ND Women’s Basketball Analysis: Scarlet Knights played like they wanted it more
Bill Brink | Wednesday, January 28, 2009
The two coaches’ first statements of their post-game press conferences helped illustrate the reasons behind No. 17 Notre Dame’s 78-68 loss to Rutgers Tuesday night.
Notre Dame coach Muffet McGraw apologized to the fans. “I didn’t think we played with the intensity, the effort, the enthusiasm and the energy that we needed today, and I thought Rutgers did,” she said.
Rutgers coach C. Vivian Stringer?
“We really needed that one,” she said. “If you guys don’t mind, we needed it more than you did.”
That’s the attitude Notre Dame, who has lost three of its last four games, needed Tuesday. How could they possibly not need it? Life gets no easier from here – four of Notre Dame’s next five Big East opponents have records of .500 or better in conference play, and after that stretch, the Irish travel to play No. 1 Connecticut.
The easy way to put it is, lots of things went wrong, but they were the same things that have gone wrong before. Notre Dame shot bricks once again in the first half, much like it did in the loss to Villanova Saturday. The Irish made 7-of-25 shots in the first half; they made 6-of-24 against the Wildcats.
The Irish were 4-of-22 from 3-point range. Freshman forward Kellie Watson’s 0-for-8 performance was an outlier, but so were the three 3-pointers in the final 1:27 that made the score a lot closer than the game was.
“We’re a guard-oriented team, so if the perimeter’s not working, we’re not going to win,” McGraw said.
Three-point defense has haunted the Irish for the better part of three seasons, and their zone defense allowed the Scarlet Knights to make four threes in the first 5:16. Rutgers guard Brittany Ray made four en route to 26 points on the night.
It doesn’t help that Scarlet Knights leading scorer Epiphanny Prince made all 12 of her free throws, scored 24 points and had nine rebounds when Notre Dame’s intention was to make sure it knew where she was.
“[It] was mostly just a lack of awareness and effort,” McGraw said. “[Prince and Ray] were the two we wanted to guard. We guarded the other ones pretty well, but we left the best ones open.”
Ray did as she pleased with the defense. She shot over the zone, and when the Irish switched to a box-and-one zone and had junior guard Melissa Lechlitner shadow her, Ray used her teammates’ screens to get free and drive the lane.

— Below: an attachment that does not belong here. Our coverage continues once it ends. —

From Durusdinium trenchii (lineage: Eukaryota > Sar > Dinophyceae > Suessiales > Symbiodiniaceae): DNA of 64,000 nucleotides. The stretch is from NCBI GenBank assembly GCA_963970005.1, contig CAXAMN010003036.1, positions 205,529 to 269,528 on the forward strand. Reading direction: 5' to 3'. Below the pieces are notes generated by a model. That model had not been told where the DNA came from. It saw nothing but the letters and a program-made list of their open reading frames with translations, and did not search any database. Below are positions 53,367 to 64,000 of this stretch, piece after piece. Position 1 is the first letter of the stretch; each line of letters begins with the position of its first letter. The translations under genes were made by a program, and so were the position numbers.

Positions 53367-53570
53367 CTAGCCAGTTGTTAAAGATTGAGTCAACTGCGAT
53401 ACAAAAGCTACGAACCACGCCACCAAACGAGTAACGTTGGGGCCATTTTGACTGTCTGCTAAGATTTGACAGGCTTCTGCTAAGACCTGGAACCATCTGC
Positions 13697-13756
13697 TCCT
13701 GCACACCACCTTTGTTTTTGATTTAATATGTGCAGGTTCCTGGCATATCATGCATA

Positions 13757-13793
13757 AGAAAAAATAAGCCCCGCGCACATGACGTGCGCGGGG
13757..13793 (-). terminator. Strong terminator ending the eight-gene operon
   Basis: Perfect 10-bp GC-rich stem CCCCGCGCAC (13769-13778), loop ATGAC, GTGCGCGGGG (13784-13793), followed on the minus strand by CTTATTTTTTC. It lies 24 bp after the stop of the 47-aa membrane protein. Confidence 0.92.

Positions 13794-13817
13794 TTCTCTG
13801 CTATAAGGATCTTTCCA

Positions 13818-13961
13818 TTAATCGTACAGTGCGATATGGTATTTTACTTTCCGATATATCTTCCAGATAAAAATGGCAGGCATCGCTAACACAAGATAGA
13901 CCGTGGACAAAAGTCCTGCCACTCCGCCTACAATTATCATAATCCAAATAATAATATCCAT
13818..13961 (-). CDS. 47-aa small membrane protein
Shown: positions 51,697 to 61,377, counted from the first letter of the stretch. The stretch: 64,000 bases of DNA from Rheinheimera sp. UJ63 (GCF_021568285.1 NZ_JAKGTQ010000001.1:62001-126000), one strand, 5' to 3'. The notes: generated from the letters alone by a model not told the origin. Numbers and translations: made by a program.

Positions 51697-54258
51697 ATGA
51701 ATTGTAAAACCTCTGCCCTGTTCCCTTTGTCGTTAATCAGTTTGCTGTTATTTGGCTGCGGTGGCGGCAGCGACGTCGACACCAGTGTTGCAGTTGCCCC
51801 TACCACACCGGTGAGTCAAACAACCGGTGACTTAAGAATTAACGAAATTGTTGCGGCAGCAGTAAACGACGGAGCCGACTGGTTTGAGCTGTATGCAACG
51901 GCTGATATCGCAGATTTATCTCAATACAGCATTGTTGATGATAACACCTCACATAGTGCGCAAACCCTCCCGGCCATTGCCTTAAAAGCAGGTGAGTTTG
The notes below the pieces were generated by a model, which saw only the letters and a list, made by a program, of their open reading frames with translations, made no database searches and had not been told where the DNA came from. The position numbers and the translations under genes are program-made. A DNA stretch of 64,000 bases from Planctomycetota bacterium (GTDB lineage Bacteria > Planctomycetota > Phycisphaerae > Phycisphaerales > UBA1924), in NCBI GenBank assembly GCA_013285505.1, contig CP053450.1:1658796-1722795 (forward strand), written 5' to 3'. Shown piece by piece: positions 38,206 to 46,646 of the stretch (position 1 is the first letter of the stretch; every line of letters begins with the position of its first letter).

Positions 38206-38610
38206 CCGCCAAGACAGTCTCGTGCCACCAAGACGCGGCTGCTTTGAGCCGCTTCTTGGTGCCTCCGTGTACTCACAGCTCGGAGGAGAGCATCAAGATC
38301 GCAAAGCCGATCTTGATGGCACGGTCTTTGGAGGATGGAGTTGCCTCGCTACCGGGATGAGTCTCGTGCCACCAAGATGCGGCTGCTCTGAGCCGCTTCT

“When I hit that first shot it felt good, and it gave me the confidence to shoot more,” Ray said.
The Scarlet Knights’ post players also did what they wanted. McGraw said before the game rebounds would decide it, and Rutgers’ 10-board advantage certainly helped fuel their transition game and keep the Irish from second chances.
“They did what they wanted to do,” McGraw said. “That’s probably the most disappointing part.”
Notre Dame didn’t hit a field goal until 10:23 remaining in the first half, when freshman guard Natalie Novosel made a layup. By that time the score was 17-6; Rutgers had a 17-0, six-minute run to put it ahead. Notre Dame’s sloppy shooting never let it get closer than seven the rest of the way.
Some of those shots hit nothing but backboard, and more than a few airballed. McGraw said some of it had to do with shot selection, and junior guard Ashley Barlow said the team needed to regain its confidence. Whatever the cause, McGraw is right: a guard-oriented team can’t afford to shoot poorly.
Rutgers shot poorly in the first half as well. So what did it do? Score 22 points in the paint and shoot 50 percent from the field in the second half. The Scarlet Knights dug themselves out of it. Notre Dame needs to learn how and regain its confidence.
That, and stop the three. The box-and-one worked – Ray didn’t make a three in the second half. Force the shooters to drive the lane. In fact, give them no other option. Get right up in their faces until they’re itching to blow past you.
The threes aren’t falling on offense? Feed inside to the taller forwards or centers, or drive the ball, like Novosel did Tuesday. She finished with 19 points on 7-for-11 shooting, made a few layups and drew three fouls driving the lane. She knew what would help the offense score.
“I tried to take advantage of the first step and attack the basket,” she said. “Penetrating and creating more opportunities in transition will help our shooting.”
Such wisdom for a freshman.
The views expressed in this column are those of the author and not neccessarily those of The Observer.
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